ral number systems and also the limits of this paradigm of thinking is natural. And this
is also the way the Semantic Web is organized. XML is a tree. The tree is natural and
universal.
Again.

As Natural as 0,1,2
Philip Wadler. Evans and Sutherland Distinguished Lecture, University of Utah, 20 Novem-
ber 2002.
"Whether a visitor comes from another place, another planet, or another plane of being we
can be sure that he, she, or it will count just as we do: though their symbols vary, the numbers
are universal. The history of logic and computing suggests a programming language that is
equally natural. The language, called lambda calculus, is in exact correspondence with a
formulation of the laws of reason, called natural deduction. Lambda calculus and natural
deduction were devised, independently of each other, around 1930, just before the devel-
opment of the first stored program computer. Yet the correspondence between them was not
recognized until decades later, and not published until 1980. Today, languages based on
lambda calculus have a few thousand users. Tomorrow, reliable use of the Internet may de-
pend on languages with logical foundations. "

But the Semantic Web is artificial, and nobody until now has given a proof that the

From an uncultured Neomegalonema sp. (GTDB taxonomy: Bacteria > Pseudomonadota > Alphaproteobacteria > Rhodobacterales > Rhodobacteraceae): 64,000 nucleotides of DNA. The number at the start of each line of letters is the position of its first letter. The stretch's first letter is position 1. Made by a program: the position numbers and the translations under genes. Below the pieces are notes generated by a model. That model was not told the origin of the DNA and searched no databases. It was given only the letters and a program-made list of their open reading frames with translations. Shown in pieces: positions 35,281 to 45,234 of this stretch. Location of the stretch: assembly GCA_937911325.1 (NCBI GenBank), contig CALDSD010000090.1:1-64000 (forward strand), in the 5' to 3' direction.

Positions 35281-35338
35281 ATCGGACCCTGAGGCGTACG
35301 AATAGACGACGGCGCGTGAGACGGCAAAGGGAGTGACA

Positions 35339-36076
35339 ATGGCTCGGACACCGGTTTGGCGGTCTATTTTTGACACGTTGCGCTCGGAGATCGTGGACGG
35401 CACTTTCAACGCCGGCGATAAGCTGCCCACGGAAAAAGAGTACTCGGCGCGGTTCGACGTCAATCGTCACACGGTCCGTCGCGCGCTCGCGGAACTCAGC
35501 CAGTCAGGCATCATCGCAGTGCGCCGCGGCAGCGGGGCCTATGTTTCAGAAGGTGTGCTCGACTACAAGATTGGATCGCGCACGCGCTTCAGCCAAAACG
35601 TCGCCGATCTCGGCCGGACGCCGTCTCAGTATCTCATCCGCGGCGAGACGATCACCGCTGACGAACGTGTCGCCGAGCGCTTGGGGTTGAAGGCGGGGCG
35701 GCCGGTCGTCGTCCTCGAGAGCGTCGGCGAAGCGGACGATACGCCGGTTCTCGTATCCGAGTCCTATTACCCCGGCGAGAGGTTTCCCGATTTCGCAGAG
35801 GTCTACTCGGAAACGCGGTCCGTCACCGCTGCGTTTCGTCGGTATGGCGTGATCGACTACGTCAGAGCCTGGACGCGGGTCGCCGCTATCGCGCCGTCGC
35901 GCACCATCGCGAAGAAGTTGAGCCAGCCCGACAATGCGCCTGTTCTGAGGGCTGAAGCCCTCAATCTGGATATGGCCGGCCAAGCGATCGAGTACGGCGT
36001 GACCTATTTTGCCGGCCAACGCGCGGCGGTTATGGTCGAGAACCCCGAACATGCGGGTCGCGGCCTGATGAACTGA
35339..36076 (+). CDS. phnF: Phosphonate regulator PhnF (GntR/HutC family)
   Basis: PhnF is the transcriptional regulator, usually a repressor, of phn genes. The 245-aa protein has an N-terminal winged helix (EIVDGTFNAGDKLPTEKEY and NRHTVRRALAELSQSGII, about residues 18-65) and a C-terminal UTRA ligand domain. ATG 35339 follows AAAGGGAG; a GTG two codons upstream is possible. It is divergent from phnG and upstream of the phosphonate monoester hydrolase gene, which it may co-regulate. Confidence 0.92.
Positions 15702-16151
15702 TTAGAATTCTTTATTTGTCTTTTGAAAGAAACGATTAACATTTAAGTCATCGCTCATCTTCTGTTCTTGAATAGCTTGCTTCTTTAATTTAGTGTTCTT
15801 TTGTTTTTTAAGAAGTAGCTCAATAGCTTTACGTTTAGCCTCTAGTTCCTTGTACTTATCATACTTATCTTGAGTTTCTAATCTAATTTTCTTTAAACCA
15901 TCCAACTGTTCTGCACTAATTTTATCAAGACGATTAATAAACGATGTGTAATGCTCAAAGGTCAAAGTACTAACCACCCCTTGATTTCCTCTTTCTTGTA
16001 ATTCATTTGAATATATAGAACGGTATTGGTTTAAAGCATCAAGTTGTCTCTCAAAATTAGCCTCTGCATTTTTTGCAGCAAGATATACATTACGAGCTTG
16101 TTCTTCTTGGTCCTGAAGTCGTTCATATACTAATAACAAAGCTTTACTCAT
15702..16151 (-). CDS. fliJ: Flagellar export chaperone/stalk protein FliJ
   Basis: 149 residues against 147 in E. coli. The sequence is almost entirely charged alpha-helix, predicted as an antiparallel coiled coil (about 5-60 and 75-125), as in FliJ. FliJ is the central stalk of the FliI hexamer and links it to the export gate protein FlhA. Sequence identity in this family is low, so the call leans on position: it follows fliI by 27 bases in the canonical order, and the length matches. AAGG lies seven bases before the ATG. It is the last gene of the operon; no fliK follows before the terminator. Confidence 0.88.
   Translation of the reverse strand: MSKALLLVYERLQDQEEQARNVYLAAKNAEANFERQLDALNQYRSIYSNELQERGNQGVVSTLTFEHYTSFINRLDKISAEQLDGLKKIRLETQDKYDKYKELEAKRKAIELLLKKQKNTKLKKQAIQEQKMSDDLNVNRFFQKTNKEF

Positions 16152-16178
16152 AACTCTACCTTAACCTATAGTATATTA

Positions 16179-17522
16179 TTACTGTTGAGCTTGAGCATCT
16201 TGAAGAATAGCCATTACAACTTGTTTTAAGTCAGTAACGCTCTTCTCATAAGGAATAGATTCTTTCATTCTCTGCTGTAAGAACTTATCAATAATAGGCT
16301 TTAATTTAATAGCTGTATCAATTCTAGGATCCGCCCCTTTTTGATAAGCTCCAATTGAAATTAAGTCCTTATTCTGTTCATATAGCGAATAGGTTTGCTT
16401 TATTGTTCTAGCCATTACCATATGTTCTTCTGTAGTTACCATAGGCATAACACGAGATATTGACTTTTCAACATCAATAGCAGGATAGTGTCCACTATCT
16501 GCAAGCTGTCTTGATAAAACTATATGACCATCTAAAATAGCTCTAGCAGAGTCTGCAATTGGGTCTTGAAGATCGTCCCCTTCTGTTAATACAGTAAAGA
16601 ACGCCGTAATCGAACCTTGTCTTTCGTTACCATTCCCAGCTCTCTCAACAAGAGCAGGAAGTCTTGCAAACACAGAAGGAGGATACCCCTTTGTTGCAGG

nature of artificiality is of the same nature as the concept of nature in all these natural
deductions, natural numbers et al. Even to make such a distinction between natural and
artificial is considered as obsolet and cranky by the academia.

 Rudolf Kaehr August 11, 2004 3/3/04 DRAFT DERRIDA‘S MACHINES 101
Structuration: Dynamics and Structures

4 Structuration: Dynamics and Structures


What have we learnt on our trip around the fascinating perspectives and problems
of a Dynamic Semantic Web?
It is all about dynamics and structures. This brings us back to the central topics of
DERRIDA´S MACHINES: Interactivity between structures and dynamics, that is, to the
interplay of algebras and co-algebras, ruled by category theory and surpassed by the
diamond strategies leading to polycontexturality and kenogrammatics.
We arrive back to terms like translation, metamorphosis, polycontexturality, keno-
grammatics, algebra and co-algebra, swinging types of algebras and co-algebras,
etc.
A new effort has to be undertaken to collect the concepts, problems and methods of
the Semantic Web into a more general and formal framework.
Not surprisingly, the main topic of the Semantic Web is translation, in other words a
"interchange language". Translation of taxonomies, ontologies and logics. Translation
as interaction, merging and transforming different domains, points of view, contexts.
The most general approach to translation is given by the methods of category theory